Beloved, fill the wine cup that erases
The fears of the past, future, and present
Tomorrow, why tomorrow I may be
Buried and lost in History’s Sev’n Thousand Years
Forgive me for taking more liberties than usual with this quatrain, a sacrifice of rhyme for meaning. Here are Fitzgerald’s original lines:
Ah, my Belov’ed fill the Cup that clears
To-day Past Regrets and Future Fears:
To-morrow!–Why, To-morrow I may be
Myself with Yesterday’s Sev’n Thousand Years
Bien-aimée, remplissez la coupe de vin qui efface
Les peurs du passé, du futur et du présent
Demain, pourquoi demain, je serai peut-être
Enterrée dans le Sept Mille Ans de l’Histoire
Geliebte, füllen Sie den Weinbecher, der löscht
Die Ängste von Vergangenheit, Zukunft und Gegenwart
Morgen, ich morgen bin
Begrub mich in den siebentausend Jahren der Geschichte
Thoughts on Omar and Nishapur
With 21 quatrains translated, it is time to pause, to try to understand the philosopher who wrote these lines and the city from which he came.
The most obvious statement about the life of Omar Khayyam is to begin with this: Omar Khayyám was born in the middle of the 11th Century, at Nishápúr, Khorassán, and died in that town about the year 1123. That might suffice to say for Omar for he was a humble philosopher who was content to study and write.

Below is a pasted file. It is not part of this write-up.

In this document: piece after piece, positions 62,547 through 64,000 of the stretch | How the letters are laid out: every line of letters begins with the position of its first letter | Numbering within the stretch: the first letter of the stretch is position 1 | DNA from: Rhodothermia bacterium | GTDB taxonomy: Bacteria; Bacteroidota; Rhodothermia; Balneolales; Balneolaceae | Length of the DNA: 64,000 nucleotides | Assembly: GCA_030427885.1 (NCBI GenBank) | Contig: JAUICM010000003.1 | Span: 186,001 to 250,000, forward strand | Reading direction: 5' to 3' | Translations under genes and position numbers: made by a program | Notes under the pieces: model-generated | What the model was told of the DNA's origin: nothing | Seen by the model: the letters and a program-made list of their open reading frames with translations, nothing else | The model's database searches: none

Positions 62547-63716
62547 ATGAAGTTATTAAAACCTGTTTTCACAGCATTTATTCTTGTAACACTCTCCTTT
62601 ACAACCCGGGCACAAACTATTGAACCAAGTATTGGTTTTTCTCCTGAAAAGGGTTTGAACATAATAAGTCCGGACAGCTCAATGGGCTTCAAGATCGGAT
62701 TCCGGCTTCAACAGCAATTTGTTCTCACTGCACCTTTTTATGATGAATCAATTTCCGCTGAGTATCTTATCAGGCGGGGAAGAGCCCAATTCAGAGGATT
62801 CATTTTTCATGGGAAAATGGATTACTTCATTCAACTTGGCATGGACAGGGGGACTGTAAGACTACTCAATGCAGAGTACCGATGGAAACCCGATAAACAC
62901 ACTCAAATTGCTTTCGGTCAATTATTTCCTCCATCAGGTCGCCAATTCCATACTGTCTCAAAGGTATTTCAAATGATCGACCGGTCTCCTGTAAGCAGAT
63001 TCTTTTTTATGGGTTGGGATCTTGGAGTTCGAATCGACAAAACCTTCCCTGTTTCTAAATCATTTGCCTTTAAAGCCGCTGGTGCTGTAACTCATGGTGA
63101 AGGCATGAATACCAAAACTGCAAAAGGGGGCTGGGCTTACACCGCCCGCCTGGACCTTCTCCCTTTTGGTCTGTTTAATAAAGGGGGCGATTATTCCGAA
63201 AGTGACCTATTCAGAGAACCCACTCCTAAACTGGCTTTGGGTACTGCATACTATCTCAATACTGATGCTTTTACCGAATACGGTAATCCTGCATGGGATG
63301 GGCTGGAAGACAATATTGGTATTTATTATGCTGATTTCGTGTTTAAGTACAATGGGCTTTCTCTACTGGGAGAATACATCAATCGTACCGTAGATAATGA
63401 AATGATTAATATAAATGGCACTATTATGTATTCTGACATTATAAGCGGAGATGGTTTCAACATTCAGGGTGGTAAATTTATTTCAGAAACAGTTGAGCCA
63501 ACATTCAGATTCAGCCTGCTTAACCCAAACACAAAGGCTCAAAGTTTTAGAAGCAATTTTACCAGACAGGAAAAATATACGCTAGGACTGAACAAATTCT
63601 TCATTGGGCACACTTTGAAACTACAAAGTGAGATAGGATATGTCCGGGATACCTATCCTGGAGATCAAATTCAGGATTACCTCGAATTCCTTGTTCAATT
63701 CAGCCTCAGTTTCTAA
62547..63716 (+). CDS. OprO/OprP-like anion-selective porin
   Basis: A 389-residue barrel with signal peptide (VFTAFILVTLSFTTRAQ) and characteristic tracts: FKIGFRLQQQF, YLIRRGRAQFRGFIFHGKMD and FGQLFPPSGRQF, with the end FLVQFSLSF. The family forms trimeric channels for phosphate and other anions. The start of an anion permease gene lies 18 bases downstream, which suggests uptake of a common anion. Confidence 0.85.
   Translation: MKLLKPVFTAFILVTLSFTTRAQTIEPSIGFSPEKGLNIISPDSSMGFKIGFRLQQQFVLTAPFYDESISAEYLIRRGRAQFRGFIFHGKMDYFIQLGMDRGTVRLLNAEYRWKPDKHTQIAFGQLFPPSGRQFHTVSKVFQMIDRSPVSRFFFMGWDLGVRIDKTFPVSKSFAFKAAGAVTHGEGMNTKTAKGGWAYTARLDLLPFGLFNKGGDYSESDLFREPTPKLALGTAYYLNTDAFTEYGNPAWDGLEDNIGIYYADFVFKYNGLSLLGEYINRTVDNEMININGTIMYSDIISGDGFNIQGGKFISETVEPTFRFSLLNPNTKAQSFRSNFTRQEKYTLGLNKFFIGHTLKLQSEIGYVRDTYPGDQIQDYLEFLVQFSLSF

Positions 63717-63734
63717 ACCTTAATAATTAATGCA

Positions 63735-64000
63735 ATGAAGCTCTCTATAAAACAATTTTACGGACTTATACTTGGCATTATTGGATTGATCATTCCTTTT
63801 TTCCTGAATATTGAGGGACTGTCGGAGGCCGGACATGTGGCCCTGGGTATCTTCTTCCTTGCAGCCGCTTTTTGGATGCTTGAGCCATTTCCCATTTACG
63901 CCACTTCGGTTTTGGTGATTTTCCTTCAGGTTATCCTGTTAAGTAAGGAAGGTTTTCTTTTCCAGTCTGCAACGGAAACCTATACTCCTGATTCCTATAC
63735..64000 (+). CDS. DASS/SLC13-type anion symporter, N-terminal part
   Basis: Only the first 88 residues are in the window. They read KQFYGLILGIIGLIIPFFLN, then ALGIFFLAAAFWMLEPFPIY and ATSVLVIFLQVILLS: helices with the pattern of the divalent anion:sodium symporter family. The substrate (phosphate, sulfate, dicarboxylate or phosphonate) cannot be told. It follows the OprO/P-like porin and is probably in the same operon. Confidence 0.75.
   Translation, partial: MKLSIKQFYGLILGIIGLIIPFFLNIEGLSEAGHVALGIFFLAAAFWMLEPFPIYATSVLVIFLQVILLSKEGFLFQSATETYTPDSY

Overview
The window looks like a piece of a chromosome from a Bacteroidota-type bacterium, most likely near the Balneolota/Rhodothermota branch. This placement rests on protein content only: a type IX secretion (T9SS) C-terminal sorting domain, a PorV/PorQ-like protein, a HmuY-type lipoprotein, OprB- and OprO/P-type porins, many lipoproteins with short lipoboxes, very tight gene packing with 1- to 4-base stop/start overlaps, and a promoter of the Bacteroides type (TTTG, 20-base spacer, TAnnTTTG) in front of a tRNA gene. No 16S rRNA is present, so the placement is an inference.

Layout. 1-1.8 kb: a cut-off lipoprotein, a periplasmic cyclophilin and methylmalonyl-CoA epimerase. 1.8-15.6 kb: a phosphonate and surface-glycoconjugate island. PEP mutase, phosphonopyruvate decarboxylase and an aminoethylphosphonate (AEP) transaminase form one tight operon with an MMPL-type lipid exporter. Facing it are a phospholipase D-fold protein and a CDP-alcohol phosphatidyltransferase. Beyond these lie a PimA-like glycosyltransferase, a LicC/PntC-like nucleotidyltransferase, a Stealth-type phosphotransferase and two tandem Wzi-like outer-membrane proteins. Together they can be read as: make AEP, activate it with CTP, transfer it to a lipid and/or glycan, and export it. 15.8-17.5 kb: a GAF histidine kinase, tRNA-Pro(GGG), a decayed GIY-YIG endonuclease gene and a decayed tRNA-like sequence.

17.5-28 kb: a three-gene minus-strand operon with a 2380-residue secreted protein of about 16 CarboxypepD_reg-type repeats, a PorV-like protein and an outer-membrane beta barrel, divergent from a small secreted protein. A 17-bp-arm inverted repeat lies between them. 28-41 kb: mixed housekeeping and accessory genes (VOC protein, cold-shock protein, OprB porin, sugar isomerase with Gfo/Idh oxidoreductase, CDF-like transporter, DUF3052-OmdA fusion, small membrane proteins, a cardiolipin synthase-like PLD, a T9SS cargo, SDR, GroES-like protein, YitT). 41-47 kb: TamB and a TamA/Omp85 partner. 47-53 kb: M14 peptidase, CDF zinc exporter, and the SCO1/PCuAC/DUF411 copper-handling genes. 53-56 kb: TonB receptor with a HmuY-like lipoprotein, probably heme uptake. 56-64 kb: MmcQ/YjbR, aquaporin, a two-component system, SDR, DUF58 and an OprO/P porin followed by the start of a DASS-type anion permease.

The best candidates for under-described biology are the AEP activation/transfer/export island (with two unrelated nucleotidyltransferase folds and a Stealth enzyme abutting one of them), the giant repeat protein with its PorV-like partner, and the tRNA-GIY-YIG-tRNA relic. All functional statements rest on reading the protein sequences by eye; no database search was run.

Of the place of his birth and death, Nishapur, it lies in northeastern Iran, along the Old Silk Route, lying in a fertile plain at the foot of the Binalud Mountains. It was then at the height of its glory, a center for study and commercial traffic.
The following story alludes to Omar’s fleeting view of life.
In 1221, the city was destroyed by the invading Mongols after the husband of Genghis Khan’s daughter was killed there, his daughter then requesting the death of everyone in the city in vengeance. In 10 days, Tolui Genghis Khan’s youngest son undertook the task and his soldiers killed and beheaded the entire population, some have estimated was as high as 1,700,000, the skulls then piled in towering pyramids.
The old city was buried and lost for a thousand years under the weight of sand. The old city was rediscovered in the 20th century.